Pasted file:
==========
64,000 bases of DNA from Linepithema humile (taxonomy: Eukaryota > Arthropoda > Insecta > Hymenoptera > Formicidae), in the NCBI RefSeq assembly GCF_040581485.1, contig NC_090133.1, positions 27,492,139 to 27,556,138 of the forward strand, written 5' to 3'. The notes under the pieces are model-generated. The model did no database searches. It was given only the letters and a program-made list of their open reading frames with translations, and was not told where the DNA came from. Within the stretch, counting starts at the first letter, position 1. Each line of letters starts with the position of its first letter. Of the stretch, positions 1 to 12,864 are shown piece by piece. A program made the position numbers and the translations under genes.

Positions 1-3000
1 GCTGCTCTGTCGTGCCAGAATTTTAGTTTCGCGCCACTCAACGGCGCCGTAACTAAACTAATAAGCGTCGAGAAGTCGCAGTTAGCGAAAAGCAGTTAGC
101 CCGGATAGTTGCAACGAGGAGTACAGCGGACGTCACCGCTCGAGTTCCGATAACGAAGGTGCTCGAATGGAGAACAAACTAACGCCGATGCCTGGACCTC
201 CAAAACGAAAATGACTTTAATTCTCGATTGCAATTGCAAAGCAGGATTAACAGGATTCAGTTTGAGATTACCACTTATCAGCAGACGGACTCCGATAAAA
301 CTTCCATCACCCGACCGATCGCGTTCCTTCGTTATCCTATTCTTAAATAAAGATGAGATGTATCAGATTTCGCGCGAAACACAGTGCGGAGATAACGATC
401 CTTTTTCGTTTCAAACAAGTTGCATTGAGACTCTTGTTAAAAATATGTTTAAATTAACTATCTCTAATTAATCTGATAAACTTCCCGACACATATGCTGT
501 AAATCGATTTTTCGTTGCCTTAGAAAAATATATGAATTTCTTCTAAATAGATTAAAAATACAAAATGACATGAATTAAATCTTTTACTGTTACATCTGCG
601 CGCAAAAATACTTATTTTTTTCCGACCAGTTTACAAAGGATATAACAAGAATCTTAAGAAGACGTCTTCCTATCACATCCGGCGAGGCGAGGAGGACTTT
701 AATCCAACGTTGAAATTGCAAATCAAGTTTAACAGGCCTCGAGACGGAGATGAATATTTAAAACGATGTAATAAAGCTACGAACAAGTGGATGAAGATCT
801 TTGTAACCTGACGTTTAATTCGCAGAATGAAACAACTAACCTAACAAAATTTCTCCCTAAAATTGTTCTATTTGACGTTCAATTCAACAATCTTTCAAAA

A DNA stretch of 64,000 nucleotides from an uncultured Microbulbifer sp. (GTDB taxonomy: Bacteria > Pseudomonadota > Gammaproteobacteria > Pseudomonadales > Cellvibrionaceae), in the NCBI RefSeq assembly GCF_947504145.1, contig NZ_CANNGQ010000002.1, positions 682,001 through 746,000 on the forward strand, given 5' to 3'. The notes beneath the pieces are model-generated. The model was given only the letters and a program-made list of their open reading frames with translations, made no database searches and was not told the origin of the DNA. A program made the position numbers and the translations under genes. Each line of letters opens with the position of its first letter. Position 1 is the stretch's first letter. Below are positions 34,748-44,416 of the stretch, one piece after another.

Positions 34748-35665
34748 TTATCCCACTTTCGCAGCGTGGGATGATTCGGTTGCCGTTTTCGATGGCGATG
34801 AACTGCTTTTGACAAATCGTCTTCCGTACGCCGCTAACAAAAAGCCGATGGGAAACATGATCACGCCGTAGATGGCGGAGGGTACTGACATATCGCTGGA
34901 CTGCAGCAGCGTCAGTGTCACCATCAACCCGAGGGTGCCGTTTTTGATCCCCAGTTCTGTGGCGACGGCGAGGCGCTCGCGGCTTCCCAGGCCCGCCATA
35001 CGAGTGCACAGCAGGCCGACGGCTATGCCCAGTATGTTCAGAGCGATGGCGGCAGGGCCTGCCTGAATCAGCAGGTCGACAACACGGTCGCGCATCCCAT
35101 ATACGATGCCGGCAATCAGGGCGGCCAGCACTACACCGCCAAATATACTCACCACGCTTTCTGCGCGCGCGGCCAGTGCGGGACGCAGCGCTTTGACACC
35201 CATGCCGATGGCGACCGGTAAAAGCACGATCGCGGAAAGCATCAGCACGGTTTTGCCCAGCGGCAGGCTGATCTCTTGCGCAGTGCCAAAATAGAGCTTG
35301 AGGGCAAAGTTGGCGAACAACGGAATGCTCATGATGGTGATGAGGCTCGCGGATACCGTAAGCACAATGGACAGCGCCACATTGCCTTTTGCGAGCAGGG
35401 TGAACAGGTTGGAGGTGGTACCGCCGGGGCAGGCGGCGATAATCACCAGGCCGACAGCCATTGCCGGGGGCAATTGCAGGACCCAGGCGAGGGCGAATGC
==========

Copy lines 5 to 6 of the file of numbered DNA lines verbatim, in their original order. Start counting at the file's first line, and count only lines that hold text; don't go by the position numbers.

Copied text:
201 CAAAACGAAAATGACTTTAATTCTCGATTGCAATTGCAAAGCAGGATTAACAGGATTCAGTTTGAGATTACCACTTATCAGCAGACGGACTCCGATAAAA
301 CTTCCATCACCCGACCGATCGCGTTCCTTCGTTATCCTATTCTTAAATAAAGATGAGATGTATCAGATTTCGCGCGAAACACAGTGCGGAGATAACGATC